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Motorola Moto X Pure Edition Review

The Moto X Pure Edition’s software is purely Android, its attractive styling is purely Motorola, and its customization options make it purely yours.

Performance And Battery Life

In this section, we evaluate system-level performance and battery life by running a series of synthetic and real-world workloads. There are several facets to overall device performance, including single- and multi-threaded CPU performance, memory and storage speed, and GPU rendering, all of which will be probed by our suite of benchmarks. If you're interested in learning more about how these benchmarks work, what versions we use, or our testing methodology, please read our article about how we test mobile device performance.

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Instead of just running one or more CPU cores at max frequency like synthetic benchmarks do, PCMark’s varied real-world workloads migrate from small to big cores and exercise the CPU governor just like the apps we normally use do, which makes it a good indicator of overall performance. After using the Moto X Pure Edition for awhile, it’s not surprising to see it perform well in this test. For the most part, the UI remains fluid and the phone never felt slow.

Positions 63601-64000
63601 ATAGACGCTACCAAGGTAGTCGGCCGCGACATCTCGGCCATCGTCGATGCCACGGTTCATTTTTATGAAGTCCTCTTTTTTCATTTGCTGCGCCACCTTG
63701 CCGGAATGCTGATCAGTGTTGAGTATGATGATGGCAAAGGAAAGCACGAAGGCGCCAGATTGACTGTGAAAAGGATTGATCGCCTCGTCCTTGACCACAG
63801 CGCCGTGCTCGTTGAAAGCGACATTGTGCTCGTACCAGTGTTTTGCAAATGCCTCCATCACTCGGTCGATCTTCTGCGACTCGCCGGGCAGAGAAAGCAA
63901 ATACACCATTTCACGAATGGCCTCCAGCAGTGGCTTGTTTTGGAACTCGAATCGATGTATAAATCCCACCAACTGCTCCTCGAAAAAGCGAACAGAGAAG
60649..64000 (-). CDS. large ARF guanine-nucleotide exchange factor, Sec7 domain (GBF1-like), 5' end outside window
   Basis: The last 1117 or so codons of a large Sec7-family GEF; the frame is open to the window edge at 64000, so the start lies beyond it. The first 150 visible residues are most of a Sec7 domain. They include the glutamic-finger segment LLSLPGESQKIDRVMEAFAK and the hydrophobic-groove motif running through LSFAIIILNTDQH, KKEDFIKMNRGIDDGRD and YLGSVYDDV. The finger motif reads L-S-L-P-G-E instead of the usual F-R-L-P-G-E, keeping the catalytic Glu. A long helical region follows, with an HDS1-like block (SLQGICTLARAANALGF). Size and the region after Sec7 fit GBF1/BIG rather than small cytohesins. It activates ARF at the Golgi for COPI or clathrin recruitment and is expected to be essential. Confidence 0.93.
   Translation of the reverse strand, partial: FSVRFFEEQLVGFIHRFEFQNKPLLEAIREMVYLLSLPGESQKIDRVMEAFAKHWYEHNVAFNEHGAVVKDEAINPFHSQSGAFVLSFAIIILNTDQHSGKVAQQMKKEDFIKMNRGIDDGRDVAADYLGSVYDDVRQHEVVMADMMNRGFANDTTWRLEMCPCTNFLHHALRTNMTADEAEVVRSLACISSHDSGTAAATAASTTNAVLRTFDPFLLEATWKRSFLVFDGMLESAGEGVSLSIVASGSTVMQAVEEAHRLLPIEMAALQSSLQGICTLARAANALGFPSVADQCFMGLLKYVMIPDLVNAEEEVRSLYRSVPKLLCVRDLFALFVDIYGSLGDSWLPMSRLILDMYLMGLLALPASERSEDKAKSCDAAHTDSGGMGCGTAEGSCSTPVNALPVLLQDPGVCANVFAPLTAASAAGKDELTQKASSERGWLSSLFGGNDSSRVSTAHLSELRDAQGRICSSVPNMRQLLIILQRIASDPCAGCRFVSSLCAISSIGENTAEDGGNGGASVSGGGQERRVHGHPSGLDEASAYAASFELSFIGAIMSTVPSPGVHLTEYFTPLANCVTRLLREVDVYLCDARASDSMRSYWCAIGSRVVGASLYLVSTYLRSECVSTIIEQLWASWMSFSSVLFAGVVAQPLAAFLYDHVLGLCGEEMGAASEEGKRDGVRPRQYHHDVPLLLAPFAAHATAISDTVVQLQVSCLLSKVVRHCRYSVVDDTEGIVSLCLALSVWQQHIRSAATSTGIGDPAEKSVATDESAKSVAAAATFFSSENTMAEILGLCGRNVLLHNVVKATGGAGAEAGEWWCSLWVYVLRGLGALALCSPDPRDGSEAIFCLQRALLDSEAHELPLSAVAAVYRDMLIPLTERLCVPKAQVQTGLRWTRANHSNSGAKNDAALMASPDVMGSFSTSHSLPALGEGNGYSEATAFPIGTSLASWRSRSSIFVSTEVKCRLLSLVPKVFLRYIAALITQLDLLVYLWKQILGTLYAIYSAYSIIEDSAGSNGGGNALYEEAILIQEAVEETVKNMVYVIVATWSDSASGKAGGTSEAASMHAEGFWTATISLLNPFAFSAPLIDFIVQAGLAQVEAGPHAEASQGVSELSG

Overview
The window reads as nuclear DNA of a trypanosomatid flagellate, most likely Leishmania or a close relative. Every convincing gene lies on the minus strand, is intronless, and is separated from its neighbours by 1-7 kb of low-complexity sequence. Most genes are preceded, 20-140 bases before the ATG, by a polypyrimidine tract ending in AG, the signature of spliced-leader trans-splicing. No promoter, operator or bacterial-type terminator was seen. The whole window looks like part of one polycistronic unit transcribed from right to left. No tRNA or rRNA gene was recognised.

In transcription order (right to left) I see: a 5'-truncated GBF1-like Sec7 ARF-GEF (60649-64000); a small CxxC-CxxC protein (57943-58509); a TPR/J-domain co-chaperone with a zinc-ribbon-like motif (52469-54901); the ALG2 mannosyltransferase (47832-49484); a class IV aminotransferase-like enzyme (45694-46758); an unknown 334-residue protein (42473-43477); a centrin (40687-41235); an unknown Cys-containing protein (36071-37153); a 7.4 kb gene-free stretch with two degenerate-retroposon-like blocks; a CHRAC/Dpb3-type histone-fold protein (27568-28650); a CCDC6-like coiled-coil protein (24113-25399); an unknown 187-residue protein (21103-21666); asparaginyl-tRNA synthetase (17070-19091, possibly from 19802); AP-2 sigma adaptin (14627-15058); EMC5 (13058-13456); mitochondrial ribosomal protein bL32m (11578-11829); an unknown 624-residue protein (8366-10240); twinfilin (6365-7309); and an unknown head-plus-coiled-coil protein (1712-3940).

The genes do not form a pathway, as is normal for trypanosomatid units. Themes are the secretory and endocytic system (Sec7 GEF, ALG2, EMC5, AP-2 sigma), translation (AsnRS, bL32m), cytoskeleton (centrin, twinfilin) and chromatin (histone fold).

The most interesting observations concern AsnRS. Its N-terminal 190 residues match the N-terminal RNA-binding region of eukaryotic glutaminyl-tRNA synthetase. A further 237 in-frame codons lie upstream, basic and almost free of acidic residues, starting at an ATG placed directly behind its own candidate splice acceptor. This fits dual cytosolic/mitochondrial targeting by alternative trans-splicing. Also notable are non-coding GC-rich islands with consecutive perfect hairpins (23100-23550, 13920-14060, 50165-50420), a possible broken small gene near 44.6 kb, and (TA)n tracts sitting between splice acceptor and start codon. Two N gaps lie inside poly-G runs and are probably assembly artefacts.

Looking at the individual tests, there’s no specific area where the Moto X falls behind its competitors. It even manages to outperform the OnePlus 2 and its Snapdragon 810 SoC in most tests. In the Writing test, the Moto X uses its two higher-performing Cortex-A57 CPU cores to good effect, posting the highest score, higher even than the Galaxy S6 edge+ or the OnePlus 2, which prefers using its lower-power Cortex-A53 cores for single-threaded workloads.